Lives of the fellows

Stephen Barton Hall

b.25 October 1899 d.11 October 1978
MB ChB Liverp(1922) MD(1930) DPM(1931) MRCP(1950) FRCP(1964) FRCPsych(1971)

Stephen Hall was the only son of Webster Hall, a clergyman whose forbears were tailors and landowners in Great Eccleston in the Fylde, Lancashire, and Clara, only daughter of William Barton of Ambleside in the Lake District, who was connected with buying and selling property and was a great fell walker.

Stephen was born in Liverpool and educated at Liverpool College and the University of Liverpool, where his medical studies were interrupted by military service. As a student he was a champion three miler and an expert oarsman. Qualifying MB ChB in 1922, he pursued postgraduate studies in the psychological aspects of medicine at the Maudsley and other London hospitals. In 1924 he married Muriel Pickering Jones, who later gained international recognition as a child psychiatrist, and who co-operated with her husband in many of his professional activities.

In 1924 Stephen established the Liverpool Psychiatric Clinic (renamed the Liverpool Psychiatric Day Hospital in 1948) - a pioneering venture of which he was honorary physician (consultant psychiatrist) until his retirement in 1964. In 1929, together the Halls started the Liverpool Child Guidance Clinic, of which Stephen was honorary psychiatrist and director from 1929 to 1932, and Muriel, honorary psychiatrist from 1931 to 1938.

In 1930 he was appointed honorary consultant psychiatrist to the Liverpool Royal Infirmary. He was consultant psychiatrist to the Borough of Birkenhead from 1934 to 1939, and to the North-West Regional War Neurosis Centre (Emergency Medical Service), Aintree and Southport, from 1940 to 1946.

His publications reveal his wide concept of the role psychological medicine should play in the care of patients, and, indeed, in the conduct of society, covering, as they do, psychological aspects of organic disease, of disorders of speech and the special senses, of physiological processes such as adolescence, of social adjustment, and of air raids and of the re-armament programme. It was on the basis of his publications, particularly his book Psychological Aspects of Clinical Medicine (1949), that he was elected a member of the College.

In the University of Liverpool he was appointed lecturer in psychological medicine in 1944; and in 1952 a department of psychological medicine was established, with Stephen its first director of studies. He was devoted to his department, which grew steadily during the twelve years of his direction. He aimed to ‘approach psychological medicine as an integral part of general medicine rather than a special or separate subject’, as he states in the introduction to his book, and to that end he sought to establish links with other departments in the Faculty of Medicine. The link with the department of child health was especially fruitful.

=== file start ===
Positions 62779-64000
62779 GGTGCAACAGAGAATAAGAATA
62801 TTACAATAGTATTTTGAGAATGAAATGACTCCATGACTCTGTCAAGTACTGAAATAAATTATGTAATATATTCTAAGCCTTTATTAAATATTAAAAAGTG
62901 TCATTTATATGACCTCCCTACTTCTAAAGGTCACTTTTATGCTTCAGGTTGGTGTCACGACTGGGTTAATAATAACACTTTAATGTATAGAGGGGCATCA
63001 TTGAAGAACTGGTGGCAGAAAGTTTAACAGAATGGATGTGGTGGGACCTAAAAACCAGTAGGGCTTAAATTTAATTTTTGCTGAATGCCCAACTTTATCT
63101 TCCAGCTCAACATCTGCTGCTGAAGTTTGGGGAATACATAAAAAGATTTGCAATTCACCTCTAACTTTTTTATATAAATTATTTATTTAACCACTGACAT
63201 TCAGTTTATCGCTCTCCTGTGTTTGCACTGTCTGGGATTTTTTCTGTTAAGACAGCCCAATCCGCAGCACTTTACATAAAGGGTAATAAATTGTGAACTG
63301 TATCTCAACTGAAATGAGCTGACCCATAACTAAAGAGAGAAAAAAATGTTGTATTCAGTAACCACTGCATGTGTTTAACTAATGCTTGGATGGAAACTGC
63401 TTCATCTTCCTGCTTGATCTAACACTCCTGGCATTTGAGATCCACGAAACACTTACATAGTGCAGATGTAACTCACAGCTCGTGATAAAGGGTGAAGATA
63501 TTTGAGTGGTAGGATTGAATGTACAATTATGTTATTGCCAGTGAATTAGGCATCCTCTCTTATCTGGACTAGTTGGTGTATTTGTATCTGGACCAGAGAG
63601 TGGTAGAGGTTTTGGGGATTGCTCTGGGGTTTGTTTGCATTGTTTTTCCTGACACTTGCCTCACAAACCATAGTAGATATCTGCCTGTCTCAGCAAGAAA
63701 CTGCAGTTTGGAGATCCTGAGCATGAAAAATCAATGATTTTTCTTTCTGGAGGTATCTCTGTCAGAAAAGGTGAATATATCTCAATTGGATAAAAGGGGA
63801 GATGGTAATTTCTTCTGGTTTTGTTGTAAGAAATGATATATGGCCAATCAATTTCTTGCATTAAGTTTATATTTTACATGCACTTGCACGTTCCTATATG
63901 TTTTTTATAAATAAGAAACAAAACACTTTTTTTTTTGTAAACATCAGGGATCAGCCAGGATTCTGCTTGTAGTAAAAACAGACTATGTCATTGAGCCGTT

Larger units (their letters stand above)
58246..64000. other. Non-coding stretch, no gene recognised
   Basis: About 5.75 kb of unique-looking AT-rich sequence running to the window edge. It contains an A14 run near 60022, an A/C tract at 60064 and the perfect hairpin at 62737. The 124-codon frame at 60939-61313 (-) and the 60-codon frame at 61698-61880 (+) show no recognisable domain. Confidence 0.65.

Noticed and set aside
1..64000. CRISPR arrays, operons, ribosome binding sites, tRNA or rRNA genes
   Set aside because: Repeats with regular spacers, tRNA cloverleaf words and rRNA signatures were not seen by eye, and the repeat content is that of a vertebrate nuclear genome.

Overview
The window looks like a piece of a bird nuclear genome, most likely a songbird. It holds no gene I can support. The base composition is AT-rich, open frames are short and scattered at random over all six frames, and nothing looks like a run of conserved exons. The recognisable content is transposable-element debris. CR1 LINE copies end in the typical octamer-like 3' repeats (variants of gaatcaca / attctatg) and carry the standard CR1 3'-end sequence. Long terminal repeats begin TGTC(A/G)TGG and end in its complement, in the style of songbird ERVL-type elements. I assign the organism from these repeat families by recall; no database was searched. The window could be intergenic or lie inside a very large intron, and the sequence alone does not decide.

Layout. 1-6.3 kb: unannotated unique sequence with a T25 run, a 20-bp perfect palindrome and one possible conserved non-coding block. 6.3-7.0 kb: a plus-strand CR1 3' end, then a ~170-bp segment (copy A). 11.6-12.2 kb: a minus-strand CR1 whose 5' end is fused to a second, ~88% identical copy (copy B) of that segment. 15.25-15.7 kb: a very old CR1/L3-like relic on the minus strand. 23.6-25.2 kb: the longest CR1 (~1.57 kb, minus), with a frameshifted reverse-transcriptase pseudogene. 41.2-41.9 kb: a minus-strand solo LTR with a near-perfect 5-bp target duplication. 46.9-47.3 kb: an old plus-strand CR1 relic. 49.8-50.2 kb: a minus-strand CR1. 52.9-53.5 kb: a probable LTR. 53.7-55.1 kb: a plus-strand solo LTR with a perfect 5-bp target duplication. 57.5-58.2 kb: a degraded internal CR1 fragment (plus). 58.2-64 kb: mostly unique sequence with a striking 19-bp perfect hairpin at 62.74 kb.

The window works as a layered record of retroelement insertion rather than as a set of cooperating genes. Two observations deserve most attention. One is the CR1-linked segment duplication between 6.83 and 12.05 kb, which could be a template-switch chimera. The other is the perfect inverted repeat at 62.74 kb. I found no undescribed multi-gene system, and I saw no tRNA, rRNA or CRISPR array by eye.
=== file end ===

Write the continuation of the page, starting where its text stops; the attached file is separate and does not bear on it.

His wife, Muriel, consultant psychiatrist to the Royal Liverpool Children’s Hospital since 1947, was appointed lecturer, part-time, in his department in 1955 and, following her untimely death only nine months later, Stephen arranged that her successor should also be a child psychiatrist, with duties in the children’s hospitals and University department of child health as well as his own department — a highly satisfactory arrangement and one of the first of its kind in this country.

He was also quick to realize the contribution his discipline might make to the study and teaching of normal psychology, especially to psychologists in clinical practice. The appointment of a senior lecturer in clinical psychology in his department, and the provision of a course in clinical psychology for psychologists, the first in this country, soon necessitated the establishment of a sub-department of clinical psychology within the department of psychological medicine. Stephen was always concerned that a Chair should be established for his successor, and on his retirement in 1964 that hope was realized.

Following retirement, he taught in his former department, was for many years a member of the University Court, and in 1972, as youthful and energetic as ever, undertook a lecture tour of the United States and Canada, visiting several centres where former students of his were working. In March 1977 he went to live in Aynhoe in Oxfordshire.

As a clinician, Stephen was methodical and sincere, and capable of a degree of detachment which greatly enhanced the value of his clinical judgement. He was a quiet, retiring man whom few knew well, but in conversation and committee he was a good listener, considerate and modest - attributes which, together with his quiet sense of humour, contributed greatly to his friendly and fruitful co-operation with colleagues.

He had many interests, including fast cars and ice skating, and he shared with his wife a love of the countryside, bird-watching, and landscape and rock gardening. Nevertheless, they both accepted hotel life for many years for the sake of their work, and it was sad that Muriel’s rapidly fatal illness supervened within a year of their building a house with a garden in Mollington, near Chester. They had no children.

JD Hay

(Volume VII, page 239)

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